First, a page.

Do we have free will? It's a question that has puzzled philosophers and theologians for centuries and feeds into numerous political, social, and personal concerns.
Are we products of our culture or free agents within it? How much responsibility should we take for our actions? Are our neural pathways fixed early on by a mixture of nature and nurture, or is the possibility of comprehensive, intentional psychological change always open to us? What role do our brains play in the construction of free will, and how much scientific evidence is there for the existence of it? What exactly are we talking about when we talk about 'freedom' anyway?
In this cogent and compelling book, Julian Baggini explores the concept of free will from every angle, blending philosophy, neuroscience, sociology and cognitive science. Freedom Regained brings the issues raised by the possibilities - and denials - of free will to vivid life, drawing on scientific research and fascinating encounters with expert witnesses, from artists to addicts, prisoners to dissidents.
Contemporary thinking tells us that free will is an illusion, and Baggini challenges this position, providing instead a new, more positive understanding of our sense of personal freedom: a freedom worth having.
Julian Baggini's books include The Ego Trick, Welcome to Everytown, What's It All About? - Philosophy and the Meaning of Life and The Pig That Wants to be Eaten, all published by Granta Books. He writes for several newspapers and magazines and is cofounder of The Philosophers' Magazine.
An improvement on The Pig who wanted to be eaten. In this book he tries to come to meaningful conclusions. The subject and points are mostly interesting and well presented. Some of his logic seems a bit flawed to me but it is still a good effort. Towards the end It falls into the usual philosophy trap arguing the toss over definitions and meanings of words which I find tedious. Could have done with a good editor as it is a bit repetitive at times. Essentially he is saying it depends how you define freedom. Overall comprehensive, interesting and worth listening to.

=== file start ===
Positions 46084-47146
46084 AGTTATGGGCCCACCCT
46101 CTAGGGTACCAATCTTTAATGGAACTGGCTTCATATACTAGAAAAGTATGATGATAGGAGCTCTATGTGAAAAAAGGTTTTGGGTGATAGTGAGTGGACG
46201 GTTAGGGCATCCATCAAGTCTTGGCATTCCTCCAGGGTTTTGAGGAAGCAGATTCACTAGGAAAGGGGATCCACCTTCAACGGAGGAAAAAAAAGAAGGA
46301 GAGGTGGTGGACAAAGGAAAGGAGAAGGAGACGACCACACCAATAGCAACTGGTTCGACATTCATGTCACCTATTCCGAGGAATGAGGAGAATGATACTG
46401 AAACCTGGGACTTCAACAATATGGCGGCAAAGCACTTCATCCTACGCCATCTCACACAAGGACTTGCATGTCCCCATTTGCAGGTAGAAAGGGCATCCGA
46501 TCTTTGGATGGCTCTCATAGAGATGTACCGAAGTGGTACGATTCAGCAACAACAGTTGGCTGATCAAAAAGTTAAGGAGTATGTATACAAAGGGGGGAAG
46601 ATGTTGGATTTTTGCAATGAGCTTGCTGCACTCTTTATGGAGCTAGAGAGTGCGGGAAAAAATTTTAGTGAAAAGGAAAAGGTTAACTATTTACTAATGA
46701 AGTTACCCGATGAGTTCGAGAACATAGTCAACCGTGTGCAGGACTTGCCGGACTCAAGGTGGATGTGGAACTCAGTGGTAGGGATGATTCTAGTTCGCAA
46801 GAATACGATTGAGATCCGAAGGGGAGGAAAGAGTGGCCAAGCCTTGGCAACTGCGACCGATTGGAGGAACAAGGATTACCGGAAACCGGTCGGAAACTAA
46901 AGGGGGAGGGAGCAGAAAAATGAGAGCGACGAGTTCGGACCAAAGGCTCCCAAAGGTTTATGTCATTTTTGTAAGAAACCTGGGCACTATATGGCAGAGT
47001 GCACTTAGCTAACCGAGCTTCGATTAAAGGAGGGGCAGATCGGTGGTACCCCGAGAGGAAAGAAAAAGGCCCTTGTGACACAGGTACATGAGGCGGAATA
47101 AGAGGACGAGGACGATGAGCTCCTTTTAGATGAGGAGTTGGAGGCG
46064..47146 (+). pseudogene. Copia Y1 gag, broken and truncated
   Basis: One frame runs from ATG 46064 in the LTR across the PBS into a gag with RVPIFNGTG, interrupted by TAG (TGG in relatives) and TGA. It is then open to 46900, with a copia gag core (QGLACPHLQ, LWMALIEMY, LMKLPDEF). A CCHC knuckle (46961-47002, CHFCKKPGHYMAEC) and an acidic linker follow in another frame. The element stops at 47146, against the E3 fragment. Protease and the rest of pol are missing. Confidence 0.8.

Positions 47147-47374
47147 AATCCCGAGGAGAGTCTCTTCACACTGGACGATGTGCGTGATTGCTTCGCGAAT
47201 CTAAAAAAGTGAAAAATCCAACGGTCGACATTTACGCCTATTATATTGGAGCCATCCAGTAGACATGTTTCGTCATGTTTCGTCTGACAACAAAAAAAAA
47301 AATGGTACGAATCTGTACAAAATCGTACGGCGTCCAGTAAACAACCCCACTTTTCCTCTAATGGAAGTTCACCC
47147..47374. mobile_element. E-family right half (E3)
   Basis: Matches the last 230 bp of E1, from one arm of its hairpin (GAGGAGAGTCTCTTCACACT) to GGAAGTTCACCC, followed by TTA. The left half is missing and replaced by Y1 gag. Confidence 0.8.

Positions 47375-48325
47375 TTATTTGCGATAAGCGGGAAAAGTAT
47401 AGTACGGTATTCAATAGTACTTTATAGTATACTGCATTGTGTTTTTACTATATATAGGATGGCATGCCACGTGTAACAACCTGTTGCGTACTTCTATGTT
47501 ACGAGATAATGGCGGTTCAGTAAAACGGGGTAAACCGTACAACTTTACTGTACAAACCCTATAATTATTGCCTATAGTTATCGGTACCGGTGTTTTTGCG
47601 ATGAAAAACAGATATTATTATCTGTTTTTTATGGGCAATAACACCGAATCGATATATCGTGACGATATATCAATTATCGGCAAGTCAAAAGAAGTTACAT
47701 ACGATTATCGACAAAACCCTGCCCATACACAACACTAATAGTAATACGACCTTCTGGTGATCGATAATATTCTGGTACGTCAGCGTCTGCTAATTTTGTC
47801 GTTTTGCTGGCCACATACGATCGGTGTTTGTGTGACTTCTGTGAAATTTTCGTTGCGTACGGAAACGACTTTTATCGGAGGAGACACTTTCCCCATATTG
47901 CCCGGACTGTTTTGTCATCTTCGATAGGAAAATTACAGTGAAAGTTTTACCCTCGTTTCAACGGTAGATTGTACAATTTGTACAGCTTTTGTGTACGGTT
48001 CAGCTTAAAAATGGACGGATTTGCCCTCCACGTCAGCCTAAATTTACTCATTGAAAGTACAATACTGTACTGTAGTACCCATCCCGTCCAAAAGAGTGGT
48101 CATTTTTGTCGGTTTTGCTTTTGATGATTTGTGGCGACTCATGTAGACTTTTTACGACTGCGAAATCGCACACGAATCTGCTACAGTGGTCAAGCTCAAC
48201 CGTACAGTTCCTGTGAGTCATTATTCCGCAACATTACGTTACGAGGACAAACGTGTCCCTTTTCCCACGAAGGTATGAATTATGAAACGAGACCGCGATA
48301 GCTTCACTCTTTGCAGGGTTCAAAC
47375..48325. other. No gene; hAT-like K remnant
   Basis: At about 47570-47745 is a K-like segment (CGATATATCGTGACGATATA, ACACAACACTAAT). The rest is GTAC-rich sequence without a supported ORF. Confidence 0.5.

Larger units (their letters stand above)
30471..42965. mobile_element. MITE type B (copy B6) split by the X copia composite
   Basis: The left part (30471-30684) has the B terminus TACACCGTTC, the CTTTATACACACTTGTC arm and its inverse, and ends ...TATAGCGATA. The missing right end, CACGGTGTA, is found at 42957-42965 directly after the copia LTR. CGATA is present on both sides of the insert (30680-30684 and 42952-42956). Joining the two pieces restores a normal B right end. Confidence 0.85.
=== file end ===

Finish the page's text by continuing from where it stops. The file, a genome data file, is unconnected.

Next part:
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Baggini does a fantastic job of dismantling the black-and-white dilemma of freedom versus determinism, and makes a strong case for thinking about the problem in terms of degrees (as a problem of 'vagueness', as it's called in traditional analytical circles). The more I study philosophy, the apparent it is to me that all philosophical problems are problems of vagueness: freedom, beauty, truth, goodness, happiness, and knowledge all involve layers of complex vagueness. One might argue that it is precisely the job of the philosopher to suss out the objects of clarity from this fog. I am inclined to be sympathetic to such an argument. But Baggini says that some things like freedom are inherently gray, and attempting to impose a black-and-white regime on the idea is a mistake. He doesn't reference this explicitly, but I am reminded of a famous Christian prayer that sums the final chapter of this book nicely: Lord, give me the courage to change the things I can, the patience to suffer the things I cannot, and the wisdom to know the difference...
I freely chose this book, and was glad I did.
We must believe in free will - we have no other choice.
This book takes a similar line to Daniel Denett's; free will does exist but is very different from the incoherent concept widely imagined.
I found it impossible to listen to because the reader makes every sentence sound scathing, which I'm certain was not Julian Baggini's intention - he reads 'science' as if it quotation marks, I'm certain Baggini believes in science.
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